Since mid 2018 the FLOOD-serv Project has entered in its last phase called Verification, Piloting, Evaluation and Validation. In brief, we refer to it as Piloting. In the piloting phase a software system, in our case the FLOOD-serv System, is deployed on a limited scale in order to be tested, verified, validated and evaluated by a limited number of users. In our case piloting the FLOOD-serv System means deploying and testing it at the level of the five pilot cities, i.e. five partner organizations at city or otherwise local level:
- Municipality of Bilbao (Spain);
- Self-Governing Region of Bratislava (Slovakia);
- Municipality of Genova (Italy);
- Prefecture of Tulcea (Romania);
- Municipal Council of Vilanova de Famlicao (Portugal).
Piloting is scheduled to take place in three cycles each containing 7 phases as shown in the figure below:
Each cycle contains several preparatory phases: 1-4 (planning, training participants, etc), the actual testing (phase 5), the analysis of results (phase 6) and the execution of improvements to the FLOOD-serv System and its Components (phase 7).
Who is involved in piloting?
Piloting within FLOOD-serv involves orchestrating the participation of a variety of people and organizations who may be internal to the FLOOD-serv Consortium or external to it:
- Professional testers, employees of the Technology Companies responsible for the technical components of the FLOOD-serv System. These professionals perform testing for verification that various functionalities of the system work according to specifications. This testing is done in a test environment before the components are deployed.
- Employees of the pilot cities, persons involved in the management of emergency situations generated by floods. They validate the system for conformity to their expectations and may provide additional inputs for improvements.
- Representatives of stakeholders, persons from organizations others than pilot cities but who may be involved in some way in emergency management. These may be specialized agencies like firefighters or lower or higher level organizations than the official pilot city (e.g. lower level municipalities when the city is represented in the project by a regional organization).
- Last but not least, citizens. The entire FLOOD-serv Project and its creation – the FLOOD-serv System, are ultimately designed to be citizen centric, respond to citizen needs and allow for citizen involvement.
What participants in piloting do?
Participants in piloting execute tests of what the FLOOD-serv System does. What various functionalities of the System do is compared to the specifications as they were defined in the user requirements elicitation phase of the Project. Moreover, as part of the validation process, users/testers may assess to what extent functionalities of the system are useful as they are or may require modifications or additions. In addition to functional testing, participants answer a series of questionnaires referring to the usability of the system.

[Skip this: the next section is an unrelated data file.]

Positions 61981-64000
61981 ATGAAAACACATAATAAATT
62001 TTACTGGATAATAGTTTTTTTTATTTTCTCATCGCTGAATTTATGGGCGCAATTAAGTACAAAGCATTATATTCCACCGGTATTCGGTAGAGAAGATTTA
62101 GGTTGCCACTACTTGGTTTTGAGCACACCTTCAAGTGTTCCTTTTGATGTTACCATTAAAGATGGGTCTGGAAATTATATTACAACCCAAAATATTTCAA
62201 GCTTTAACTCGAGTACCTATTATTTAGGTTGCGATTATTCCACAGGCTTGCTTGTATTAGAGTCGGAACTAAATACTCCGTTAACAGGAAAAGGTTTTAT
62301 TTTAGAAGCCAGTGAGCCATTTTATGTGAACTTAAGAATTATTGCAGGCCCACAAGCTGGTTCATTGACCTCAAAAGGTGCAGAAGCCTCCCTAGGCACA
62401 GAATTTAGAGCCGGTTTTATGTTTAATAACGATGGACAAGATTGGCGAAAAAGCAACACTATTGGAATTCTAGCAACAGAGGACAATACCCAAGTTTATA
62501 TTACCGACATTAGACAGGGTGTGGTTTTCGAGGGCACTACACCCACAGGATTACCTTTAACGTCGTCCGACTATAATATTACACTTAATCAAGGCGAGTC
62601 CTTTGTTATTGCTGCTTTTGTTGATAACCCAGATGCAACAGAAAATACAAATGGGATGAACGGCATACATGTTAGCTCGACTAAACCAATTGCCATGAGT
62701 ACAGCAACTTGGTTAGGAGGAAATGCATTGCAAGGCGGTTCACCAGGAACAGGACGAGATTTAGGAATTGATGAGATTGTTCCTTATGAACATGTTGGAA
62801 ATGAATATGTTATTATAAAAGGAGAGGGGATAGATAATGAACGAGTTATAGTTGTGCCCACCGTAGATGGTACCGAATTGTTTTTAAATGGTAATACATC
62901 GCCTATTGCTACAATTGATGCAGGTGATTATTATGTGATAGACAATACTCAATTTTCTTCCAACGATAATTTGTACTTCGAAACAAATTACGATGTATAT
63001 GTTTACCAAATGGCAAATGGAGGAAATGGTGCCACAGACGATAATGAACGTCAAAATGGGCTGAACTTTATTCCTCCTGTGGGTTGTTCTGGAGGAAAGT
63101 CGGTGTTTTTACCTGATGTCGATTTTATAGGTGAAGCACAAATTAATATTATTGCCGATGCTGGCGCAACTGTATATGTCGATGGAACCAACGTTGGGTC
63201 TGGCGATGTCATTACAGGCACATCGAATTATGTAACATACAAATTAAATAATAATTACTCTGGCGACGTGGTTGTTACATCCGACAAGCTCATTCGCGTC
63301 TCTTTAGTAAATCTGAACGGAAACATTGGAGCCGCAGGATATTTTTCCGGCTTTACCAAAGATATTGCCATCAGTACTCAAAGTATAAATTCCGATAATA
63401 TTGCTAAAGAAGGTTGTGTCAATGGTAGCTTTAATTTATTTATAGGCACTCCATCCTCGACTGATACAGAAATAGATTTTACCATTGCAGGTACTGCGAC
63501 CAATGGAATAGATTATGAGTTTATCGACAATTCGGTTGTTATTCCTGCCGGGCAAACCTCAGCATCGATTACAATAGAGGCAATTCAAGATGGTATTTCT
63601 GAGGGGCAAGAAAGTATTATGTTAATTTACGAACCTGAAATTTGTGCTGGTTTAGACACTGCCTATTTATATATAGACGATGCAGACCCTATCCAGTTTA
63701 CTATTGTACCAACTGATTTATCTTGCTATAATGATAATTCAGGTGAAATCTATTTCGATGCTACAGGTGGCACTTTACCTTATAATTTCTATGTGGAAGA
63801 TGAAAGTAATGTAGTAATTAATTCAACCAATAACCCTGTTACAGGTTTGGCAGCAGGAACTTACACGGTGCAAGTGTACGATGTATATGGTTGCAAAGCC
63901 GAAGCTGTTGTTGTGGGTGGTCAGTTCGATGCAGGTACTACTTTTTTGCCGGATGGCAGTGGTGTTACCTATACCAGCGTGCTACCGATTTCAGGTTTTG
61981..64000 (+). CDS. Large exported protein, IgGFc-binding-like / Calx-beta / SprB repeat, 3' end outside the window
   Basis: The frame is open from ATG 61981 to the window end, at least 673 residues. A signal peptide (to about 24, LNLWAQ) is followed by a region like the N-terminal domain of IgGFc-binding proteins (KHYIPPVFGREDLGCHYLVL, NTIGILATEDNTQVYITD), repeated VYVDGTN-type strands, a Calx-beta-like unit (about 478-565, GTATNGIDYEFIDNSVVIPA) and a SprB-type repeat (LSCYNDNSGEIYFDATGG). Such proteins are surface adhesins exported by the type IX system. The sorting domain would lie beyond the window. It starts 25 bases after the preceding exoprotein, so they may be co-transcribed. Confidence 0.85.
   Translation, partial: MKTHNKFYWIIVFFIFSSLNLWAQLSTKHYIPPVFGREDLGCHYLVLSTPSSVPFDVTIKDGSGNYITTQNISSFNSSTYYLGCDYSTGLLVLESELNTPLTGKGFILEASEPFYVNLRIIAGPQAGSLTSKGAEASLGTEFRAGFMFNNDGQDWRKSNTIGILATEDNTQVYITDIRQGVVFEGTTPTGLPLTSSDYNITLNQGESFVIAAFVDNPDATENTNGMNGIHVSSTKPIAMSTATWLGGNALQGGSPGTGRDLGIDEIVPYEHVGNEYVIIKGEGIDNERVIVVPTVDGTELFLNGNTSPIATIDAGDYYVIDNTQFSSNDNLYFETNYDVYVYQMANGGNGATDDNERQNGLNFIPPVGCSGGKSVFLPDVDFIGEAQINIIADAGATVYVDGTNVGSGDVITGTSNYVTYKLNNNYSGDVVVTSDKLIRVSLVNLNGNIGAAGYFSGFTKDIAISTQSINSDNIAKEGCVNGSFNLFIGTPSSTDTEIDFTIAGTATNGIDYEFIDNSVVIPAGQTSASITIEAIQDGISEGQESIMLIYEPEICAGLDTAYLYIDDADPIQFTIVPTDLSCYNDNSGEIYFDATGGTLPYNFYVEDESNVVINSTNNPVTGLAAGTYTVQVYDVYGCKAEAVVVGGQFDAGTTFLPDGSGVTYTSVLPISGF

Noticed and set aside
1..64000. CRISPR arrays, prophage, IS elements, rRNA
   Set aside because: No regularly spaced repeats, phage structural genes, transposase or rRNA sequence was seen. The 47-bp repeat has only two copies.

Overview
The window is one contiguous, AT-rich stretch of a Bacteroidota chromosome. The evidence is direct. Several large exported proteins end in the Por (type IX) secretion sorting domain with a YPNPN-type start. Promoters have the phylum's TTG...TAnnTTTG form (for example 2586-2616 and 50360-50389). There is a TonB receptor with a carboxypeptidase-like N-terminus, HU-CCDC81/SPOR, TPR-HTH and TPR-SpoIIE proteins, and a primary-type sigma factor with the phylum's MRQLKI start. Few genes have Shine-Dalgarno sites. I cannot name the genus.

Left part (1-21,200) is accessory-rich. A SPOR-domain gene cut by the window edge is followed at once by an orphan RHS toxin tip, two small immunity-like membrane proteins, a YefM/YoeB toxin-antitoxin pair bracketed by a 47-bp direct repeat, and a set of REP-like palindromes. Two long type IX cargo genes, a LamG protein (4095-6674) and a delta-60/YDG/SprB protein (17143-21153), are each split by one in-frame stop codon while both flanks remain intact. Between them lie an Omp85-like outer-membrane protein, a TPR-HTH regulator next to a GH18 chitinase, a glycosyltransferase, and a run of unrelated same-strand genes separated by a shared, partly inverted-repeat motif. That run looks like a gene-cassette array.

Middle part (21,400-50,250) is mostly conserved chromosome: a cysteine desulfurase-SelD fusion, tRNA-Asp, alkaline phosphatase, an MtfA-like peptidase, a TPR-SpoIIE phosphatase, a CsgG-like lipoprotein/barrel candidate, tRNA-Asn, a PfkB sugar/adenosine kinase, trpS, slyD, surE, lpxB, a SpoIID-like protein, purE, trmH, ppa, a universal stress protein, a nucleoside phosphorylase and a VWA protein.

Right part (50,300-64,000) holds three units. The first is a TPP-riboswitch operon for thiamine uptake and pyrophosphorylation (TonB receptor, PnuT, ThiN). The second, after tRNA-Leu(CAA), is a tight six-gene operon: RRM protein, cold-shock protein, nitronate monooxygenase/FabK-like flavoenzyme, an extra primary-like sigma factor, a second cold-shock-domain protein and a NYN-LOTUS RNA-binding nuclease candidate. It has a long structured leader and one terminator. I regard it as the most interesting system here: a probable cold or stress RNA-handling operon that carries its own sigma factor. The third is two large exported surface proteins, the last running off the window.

Ultimately participants test the System and offer their opinions in both quantitative and qualitative judgments. These are used by us to analyze the results of the testing and to plan changes and improvements to the System.
Results of the first cycle of testing
The first cycle of testing was finalized in October 2018. It was probably the most difficult as it was the first time many of the partners were involved in this process. Technical training provided by technical partners to pilot cities was crucial. The main focus was on the involvement of employees of pilot cities but important steps were also taken for the involvement of citizens and stakeholders.
Overall the target of the first cycle of testing was to test 70% of the functionalities and to have 70% of them passing the tests. Overall these targets were well surpassed. Some issues and bugs were identified and the technical teams worked on correcting them before the second cycle.
The second cycle of testing: status and expectations
Our aim compared to the previous cycle is to extend the number of functionalities tested (up to 95% of elicited requirements) as well as to expand on the feedback obtained, especially qualitative feedback. We are also looking forward to a wider involvement of citizens and stakeholders in the testing piloting process.
Actual system testing is planned to be finalized by the end of February 2019.